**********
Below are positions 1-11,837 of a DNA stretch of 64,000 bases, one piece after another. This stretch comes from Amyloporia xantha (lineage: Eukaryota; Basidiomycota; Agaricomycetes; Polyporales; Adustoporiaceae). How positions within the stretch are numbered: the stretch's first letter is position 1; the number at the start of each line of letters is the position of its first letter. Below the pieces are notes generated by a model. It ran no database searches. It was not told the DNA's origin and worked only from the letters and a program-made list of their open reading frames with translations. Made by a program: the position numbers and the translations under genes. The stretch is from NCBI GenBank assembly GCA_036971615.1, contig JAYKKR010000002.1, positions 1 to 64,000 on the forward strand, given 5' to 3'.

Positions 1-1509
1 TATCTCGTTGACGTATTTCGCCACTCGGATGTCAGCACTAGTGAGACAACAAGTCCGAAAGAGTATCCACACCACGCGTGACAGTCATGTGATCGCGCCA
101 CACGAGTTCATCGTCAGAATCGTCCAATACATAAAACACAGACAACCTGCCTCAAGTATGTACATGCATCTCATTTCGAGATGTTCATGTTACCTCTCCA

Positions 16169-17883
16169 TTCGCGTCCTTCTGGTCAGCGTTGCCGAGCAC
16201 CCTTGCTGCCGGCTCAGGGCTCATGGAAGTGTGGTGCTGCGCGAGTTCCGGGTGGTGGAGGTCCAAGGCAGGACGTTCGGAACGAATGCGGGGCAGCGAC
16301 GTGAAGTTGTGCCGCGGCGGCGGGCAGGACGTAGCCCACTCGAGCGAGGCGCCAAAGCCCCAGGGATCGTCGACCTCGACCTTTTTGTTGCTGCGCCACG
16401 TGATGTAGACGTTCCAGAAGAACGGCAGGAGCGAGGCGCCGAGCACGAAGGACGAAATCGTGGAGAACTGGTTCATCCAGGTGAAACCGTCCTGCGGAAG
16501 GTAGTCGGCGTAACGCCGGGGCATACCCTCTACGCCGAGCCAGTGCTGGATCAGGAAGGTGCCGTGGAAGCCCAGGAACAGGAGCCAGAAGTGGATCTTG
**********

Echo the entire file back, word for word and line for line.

Below are positions 1-11,837 of a DNA stretch of 64,000 bases, one piece after another. This stretch comes from Amyloporia xantha (lineage: Eukaryota; Basidiomycota; Agaricomycetes; Polyporales; Adustoporiaceae). How positions within the stretch are numbered: the stretch's first letter is position 1; the number at the start of each line of letters is the position of its first letter. Below the pieces are notes generated by a model. It ran no database searches. It was not told the DNA's origin and worked only from the letters and a program-made list of their open reading frames with translations. Made by a program: the position numbers and the translations under genes. The stretch is from NCBI GenBank assembly GCA_036971615.1, contig JAYKKR010000002.1, positions 1 to 64,000 on the forward strand, given 5' to 3'.

Positions 1-1509
1 TATCTCGTTGACGTATTTCGCCACTCGGATGTCAGCACTAGTGAGACAACAAGTCCGAAAGAGTATCCACACCACGCGTGACAGTCATGTGATCGCGCCA
101 CACGAGTTCATCGTCAGAATCGTCCAATACATAAAACACAGACAACCTGCCTCAAGTATGTACATGCATCTCATTTCGAGATGTTCATGTTACCTCTCCA

Positions 16169-17883
16169 TTCGCGTCCTTCTGGTCAGCGTTGCCGAGCAC
16201 CCTTGCTGCCGGCTCAGGGCTCATGGAAGTGTGGTGCTGCGCGAGTTCCGGGTGGTGGAGGTCCAAGGCAGGACGTTCGGAACGAATGCGGGGCAGCGAC
16301 GTGAAGTTGTGCCGCGGCGGCGGGCAGGACGTAGCCCACTCGAGCGAGGCGCCAAAGCCCCAGGGATCGTCGACCTCGACCTTTTTGTTGCTGCGCCACG
16401 TGATGTAGACGTTCCAGAAGAACGGCAGGAGCGAGGCGCCGAGCACGAAGGACGAAATCGTGGAGAACTGGTTCATCCAGGTGAAACCGTCCTGCGGAAG
16501 GTAGTCGGCGTAACGCCGGGGCATACCCTCTACGCCGAGCCAGTGCTGGATCAGGAAGGTGCCGTGGAAGCCCAGGAACAGGAGCCAGAAGTGGATCTTG